By most accounts, John Martin Klein is a careful, detail-oriented lawyer who performed admirably for his clients. Since arriving in Baltimore a few years ago, the stout, Texas-born attorney had become a well-known lawyer in bankruptcy matters.
There was just one problem: According to the Court of Appeals, he isn't licensed to practice law in Maryland.
That revelation apparently cost Klein his job last month at a prominent Baltimore law firm, Gordon, Feinblatt, Rothman, Hoffberger & Hollander. Twelve days ago, Klein resigned from the firm, citing personal reasons.
Klein's departure is the buzz among lawyers who make up Baltimore's tightly knit bankruptcy bar.
"I'm dumbfounded, I really am," said Shapiro and Olander's Joel I. Sher, who has worked on several matters with Klein.
"It's very strange," said Alan M. Grochal of Tydings & Rosenberg. "Here's a guy who came
from Texas quite recently, handled some very sophisticated matters and got good results."
Deepening the mystery, Klein apparently cleared the major hurdle to bar admission by passing the Maryland Bar Exam.
Cases of lawyers being turned down for admission to the bar by the Court of Appeals after passing the exam are rare. Cases of lawyers failing to show up for the swearing-in ceremony also are unusual.
Klein's explanation remains unknown to all but a few. Repeated attempts to reach him this week were unsuccessful. And Barry Rosen, chairman of Gordon, Feinblatt, declined to say how the lawyer explains his unusual circumstances.
"I think Martin needs to work this out with the powers that be -- and that's certainly not me," Rosen said.
Rosen was willing to talk about events at the firm that led to suspicions about Klein's credentials.
He said Klein, 36, joined the firm several years ago, coming from Texas, where he is licensed to practice law. After that, Klein took the Maryland Bar Exam, scoring a passing grade, Rosen said.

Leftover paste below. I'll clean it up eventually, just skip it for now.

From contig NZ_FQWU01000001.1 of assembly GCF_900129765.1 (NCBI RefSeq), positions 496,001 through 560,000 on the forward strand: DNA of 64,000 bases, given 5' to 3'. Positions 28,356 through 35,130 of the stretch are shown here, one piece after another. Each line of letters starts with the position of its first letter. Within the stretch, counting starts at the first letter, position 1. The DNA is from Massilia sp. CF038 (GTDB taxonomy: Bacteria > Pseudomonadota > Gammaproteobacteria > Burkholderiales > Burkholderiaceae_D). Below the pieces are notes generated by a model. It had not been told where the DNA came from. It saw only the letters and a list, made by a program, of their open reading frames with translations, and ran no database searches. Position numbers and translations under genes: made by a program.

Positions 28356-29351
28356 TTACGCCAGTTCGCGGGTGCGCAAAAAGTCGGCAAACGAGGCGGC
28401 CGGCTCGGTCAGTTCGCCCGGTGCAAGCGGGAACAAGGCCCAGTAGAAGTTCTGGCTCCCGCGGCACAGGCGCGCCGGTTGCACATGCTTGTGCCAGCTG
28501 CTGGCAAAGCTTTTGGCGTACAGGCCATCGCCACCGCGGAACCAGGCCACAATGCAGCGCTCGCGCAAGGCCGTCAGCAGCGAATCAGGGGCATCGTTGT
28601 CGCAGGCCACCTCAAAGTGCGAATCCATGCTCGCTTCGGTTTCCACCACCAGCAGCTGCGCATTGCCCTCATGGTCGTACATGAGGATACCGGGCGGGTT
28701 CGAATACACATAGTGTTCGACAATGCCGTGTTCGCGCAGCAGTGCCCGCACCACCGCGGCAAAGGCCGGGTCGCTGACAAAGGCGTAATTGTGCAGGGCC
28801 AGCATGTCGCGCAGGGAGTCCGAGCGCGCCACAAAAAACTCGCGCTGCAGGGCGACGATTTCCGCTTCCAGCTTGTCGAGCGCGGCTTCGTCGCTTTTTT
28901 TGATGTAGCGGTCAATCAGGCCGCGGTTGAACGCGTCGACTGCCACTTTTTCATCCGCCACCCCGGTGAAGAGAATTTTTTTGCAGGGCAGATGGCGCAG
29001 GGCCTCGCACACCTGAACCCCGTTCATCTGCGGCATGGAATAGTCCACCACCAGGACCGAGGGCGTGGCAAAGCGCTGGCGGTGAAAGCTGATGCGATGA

Doubts about Klein arose several weeks ago, Rosen said, after the law firm was notified that it had overpaid to the Clients' Security Trust Fund, an account into which each Maryland lawyer must pay annual dues.
"We've been paying for Martin for some time," Rosen said. "This year, it appeared there was a glitch -- we were overpaying and didn't understand."
After investigating, the law firm learned that the excess payment was the dues it believed it owed for Klein. The money came back because the trust fund had no record of Klein. At that point, Rosen said, the firm contacted the Court of Appeals and learned that Klein wasn't on the list of lawyers admitted to practice.
"Until a few weeks ago, as far as we were aware, Martin was a member of the Maryland Bar," Rosen said.
Other than the bar exam, requirements for bar admission in Maryland are attending a "professionalism" course and a swearing-in ceremony. Lawyers also must pass a character test, for which they submit recommendations and information about employment history and criminal records.
Practicing law without a license carries heavy risks. In the state in which the unauthorized practice occurs, lawyers can be barred from practicing. If the attorney who practiced without bar admission is licensed in another state, he or she may face sanctions there, too.
Klein's situation may be complicated. As a bankruptcy attorney, he appeared often in federal court. He was licensed to practice before that court as a member of the Texas bar and federal bars.
But Klein also appeared in state court, where not having a Maryland license is a breach of the rules of professional conduct. During Klein's years at Gordon, Feinblatt, Rosen said, he believes that Klein handled "a few" matters in state court. Klein is listed as an attorney of record in two cases filed in Baltimore City Circuit Court, both in November 1994. Both matters are closed.
The effect on such cases is uncertain. Sometimes, cases handled by lawyers later discovered to be unlicensed are reopened. Other times, courts decide that the role of the unlicensed lawyer was not a factor in the outcome.
Pub Date: 8/03/96